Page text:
IVCA Feature: Highlights of the IVCA Educational Luncheon ‘Talent, Culture, Chemistry: The Right Team at the Right Time’

IVCA Feature: Highlights of the IVCA Educational Luncheon ‘Talent, Culture, Chemistry: The Right Team at the Right Time’

September 13, 2017

In a topic that elicited a highly positive response, the IVCA Educational Luncheon series presented “Talent, Culture, Chemistry: The Right Team at the Right Time” at the UBS Tower Conference Center in Chicago on September 7th. The event included an expert overview by sponsor RHR International, through their Senior Partner Dr. Grant Levitan. Dr. Levitan also moderated a panel of industry specialists on the topic, including:
  • Michael Liang, Partner at Baird Capital
  • Melissa Mounce Mithal, Principal at Baird
  • Ira Weiss, Founder of Hyde Park Venture Partners
  • Sam Yagan, CEO of ShopRunner

RHR International is a firm that specializes in Senior Leadership Development, combining management psychologists and consultants who help senior executives transform themselves and their organizations by translating insights into practical and strategic solutions that accelerate overall growth. Dr. Levitan began the Luncheon with an overview of some of the positive and negative factors in assessing the right team, and what to watch out for during due diligence. Afterward, he interacted with the panel by asking specific questions about their experiences in gathering talent.
 
SUMMARY OF OPENING PRESENTATION
 
Dr. Levitan began by expressing that there are different phases and crisis issues for different stages of a start-up. The beginning, the entrepreneurial launch, is all about creativity. But there can be a crisis in leadership, because there is often someone in position who has technical skills necessary at that stage, but not leadership skills. The next phase is the direct leadership management stage, and issues of autonomy emerge... people begin to think they cannot run their own show as the organization grows. That leads to professional management, as an organization develops scaleable processes, and this is about delegating authority throughout the organization. This can lead to a crisis of consistency, for growth also leads to far-flung or multiple departments, locations and sites, and processes start to splinter. This leads to matrix management, the ability to replicate across sites. In this case, it requires too much coordination and often starts to result into too much process orientation and red tape.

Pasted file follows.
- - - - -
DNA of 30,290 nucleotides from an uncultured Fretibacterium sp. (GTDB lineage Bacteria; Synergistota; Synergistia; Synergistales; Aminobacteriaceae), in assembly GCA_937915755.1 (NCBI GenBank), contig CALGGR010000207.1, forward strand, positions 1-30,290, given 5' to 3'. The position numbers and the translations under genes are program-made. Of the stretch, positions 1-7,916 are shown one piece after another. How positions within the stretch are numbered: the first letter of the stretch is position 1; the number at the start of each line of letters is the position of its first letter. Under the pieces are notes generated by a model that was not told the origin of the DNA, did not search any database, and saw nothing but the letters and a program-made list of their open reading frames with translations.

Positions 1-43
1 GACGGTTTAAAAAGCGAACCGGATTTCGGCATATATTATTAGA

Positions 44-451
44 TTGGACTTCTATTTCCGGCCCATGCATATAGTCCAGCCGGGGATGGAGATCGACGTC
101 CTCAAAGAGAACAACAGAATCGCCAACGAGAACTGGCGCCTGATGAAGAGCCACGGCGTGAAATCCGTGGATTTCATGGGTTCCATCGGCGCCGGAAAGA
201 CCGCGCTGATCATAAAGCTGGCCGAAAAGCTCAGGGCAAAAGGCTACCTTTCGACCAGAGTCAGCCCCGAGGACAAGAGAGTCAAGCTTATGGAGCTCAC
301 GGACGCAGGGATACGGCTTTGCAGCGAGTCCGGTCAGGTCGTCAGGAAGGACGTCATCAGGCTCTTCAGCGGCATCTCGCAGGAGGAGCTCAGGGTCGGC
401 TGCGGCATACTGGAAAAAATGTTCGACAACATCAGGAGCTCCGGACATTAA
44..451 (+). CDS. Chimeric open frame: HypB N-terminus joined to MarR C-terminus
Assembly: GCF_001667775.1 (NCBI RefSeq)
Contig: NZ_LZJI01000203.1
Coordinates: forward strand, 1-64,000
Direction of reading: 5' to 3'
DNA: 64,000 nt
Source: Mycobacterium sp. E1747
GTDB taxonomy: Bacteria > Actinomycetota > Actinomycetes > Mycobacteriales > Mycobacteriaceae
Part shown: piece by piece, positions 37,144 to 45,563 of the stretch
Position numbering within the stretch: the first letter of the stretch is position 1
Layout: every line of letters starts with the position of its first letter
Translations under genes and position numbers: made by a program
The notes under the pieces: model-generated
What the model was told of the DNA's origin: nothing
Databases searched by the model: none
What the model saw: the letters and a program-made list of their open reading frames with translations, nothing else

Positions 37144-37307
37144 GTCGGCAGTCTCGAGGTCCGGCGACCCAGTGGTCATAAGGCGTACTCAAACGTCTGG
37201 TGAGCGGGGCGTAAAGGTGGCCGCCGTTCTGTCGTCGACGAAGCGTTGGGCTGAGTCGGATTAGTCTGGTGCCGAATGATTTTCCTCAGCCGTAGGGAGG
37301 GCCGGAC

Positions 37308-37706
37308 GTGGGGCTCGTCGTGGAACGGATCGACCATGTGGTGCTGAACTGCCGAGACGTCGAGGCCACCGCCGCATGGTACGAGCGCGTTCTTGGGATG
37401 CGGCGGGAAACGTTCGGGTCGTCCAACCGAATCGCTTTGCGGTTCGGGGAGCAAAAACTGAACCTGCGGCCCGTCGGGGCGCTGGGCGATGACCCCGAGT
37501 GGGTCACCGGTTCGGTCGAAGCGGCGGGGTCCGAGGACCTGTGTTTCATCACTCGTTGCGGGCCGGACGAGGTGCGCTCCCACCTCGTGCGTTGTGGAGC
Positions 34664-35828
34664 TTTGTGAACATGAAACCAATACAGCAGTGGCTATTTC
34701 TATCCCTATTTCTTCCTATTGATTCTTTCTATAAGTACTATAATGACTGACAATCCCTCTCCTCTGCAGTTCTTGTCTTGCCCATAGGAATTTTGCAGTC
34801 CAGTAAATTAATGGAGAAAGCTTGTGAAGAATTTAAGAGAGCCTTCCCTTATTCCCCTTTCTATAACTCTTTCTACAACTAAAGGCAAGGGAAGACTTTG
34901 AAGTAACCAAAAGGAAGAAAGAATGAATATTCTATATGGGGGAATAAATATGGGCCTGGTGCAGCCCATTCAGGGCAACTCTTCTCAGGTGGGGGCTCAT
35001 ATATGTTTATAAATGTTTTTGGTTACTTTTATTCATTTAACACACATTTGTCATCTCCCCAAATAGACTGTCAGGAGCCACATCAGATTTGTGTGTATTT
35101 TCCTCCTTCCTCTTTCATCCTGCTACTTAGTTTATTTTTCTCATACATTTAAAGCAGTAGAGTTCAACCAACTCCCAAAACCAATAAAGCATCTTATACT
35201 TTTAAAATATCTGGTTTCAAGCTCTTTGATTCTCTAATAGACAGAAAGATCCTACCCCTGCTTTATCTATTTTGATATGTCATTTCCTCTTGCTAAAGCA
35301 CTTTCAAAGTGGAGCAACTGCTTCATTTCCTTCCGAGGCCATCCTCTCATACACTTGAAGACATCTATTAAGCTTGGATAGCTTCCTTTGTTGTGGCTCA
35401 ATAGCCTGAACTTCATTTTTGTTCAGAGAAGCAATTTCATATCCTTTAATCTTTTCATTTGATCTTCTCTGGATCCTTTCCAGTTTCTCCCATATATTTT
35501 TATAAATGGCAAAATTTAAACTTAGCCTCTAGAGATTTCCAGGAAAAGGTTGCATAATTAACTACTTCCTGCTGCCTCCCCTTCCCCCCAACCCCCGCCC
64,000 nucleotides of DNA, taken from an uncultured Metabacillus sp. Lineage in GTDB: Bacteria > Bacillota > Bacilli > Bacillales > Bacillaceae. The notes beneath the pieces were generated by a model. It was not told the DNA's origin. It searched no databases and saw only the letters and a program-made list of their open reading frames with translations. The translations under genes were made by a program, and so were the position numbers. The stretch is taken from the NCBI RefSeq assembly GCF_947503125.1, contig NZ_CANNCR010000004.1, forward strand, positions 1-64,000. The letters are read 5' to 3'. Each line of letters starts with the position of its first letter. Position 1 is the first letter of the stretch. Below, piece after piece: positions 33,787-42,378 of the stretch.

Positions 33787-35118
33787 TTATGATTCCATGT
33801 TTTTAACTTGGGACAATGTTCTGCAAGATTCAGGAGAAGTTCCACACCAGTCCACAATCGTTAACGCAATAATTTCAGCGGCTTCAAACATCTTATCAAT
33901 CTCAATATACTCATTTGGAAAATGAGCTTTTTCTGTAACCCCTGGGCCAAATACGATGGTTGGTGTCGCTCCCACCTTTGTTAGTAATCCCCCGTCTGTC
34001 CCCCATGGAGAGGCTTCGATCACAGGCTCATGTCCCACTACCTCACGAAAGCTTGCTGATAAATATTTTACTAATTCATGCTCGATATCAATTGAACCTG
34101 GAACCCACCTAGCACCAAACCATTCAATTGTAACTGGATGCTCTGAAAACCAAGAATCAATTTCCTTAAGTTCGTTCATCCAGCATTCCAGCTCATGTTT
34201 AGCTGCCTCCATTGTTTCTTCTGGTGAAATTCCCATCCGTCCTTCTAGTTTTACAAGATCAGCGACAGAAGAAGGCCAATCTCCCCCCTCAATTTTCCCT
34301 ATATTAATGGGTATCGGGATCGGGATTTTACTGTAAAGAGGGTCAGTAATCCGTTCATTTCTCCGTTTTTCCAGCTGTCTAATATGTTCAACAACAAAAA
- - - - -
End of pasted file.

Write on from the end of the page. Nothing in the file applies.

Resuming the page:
Out of these phases and issues, Dr. Levitan focused on the following topics, especially in consideration of the due diligence process for potential investments in first-stage companies...
 
Testing for scaleability at the CEO level, and how entrepreneurs fail to scale.

  • The first problem was about comrades and family. There are often modest beginnings for companies, and persons that are there from that beginning are often given responsibilities beyond their capabilities as the business grows.
  • The second fail-to-scale point was task orientation. There is so much to do that the future of a company is not considered. It continues about getting it done rather than a long term strategy.
  • The third area is a single mindedness, which rejects or discourages ideas around them, which causes dissatisfaction and mass exodus.
  • And lastly, working in isolation. Many entrepreneurs begin with an idea in a bubble, and are often deemed introverts. Because they avoid the people aspect of a business, departments like sales and marketing, even outside investors, lack vital information.

 
Testing for scaleability at the team and company culture level.

  • First, observe the activity vs. process focus... how people talk about not only what they do but why they do it.
  • Secondly, role clarity vs. role confusion. Listen to if people can tell you where they fit in the customer supplier chain.
  • Third, the level of collaboration, how often are people saying “I” instead of “we.” Those pronouns in practice can throw off activities on either side.
  • Fourth area, change capacity vs. “it wasn’t invented here.” Look for examples of outside learning and flexibility in regard to habits.
  • Fifth, in the same vein, is recent innovations vs. minor adaptations. How recent are their innovations? Were they commercially driven and are they relevant?
  • Sixth, strategic clarity vs. the present tense. Can people anticipate shifts in technology and customer expectations? Can they talk macro trends and extend them to the future?
  • And the seventh point was outside focus vs. convenience. Are they customer centric, or focused on what is convenient for them?

Shifting to the other end of the spectrum, Dr. Levitan spoke of the biases on the investor side, during their process of due diligence.
 
Self interest. Do we have self conscious bias in our decisions about what to buy, and do some mirrors need to be held up as to whether we’re looking at these decisions objectively?
 
Falling in love with deal. The loss of perspective because of the complete head-over-heels enamoring of the deal itself.
 
Ignoring contrary opinions and/or group think. The risky shift was given as an example. If a risk is in a group dynamic, it’s more likely to move forward because there is no individual risk, and decisions are made in that dynamic that none of the individuals would have made if they had to decide for themselves.
 
Wrong analogies. A recent successful deal is often used as an analogy for a current one under consideration. Rarely do the analogies fit, because every deal is different.
 
Numbers and percentages. Are these facts or estimates? Mark Twain said there are “lies, damned lies and statistics.”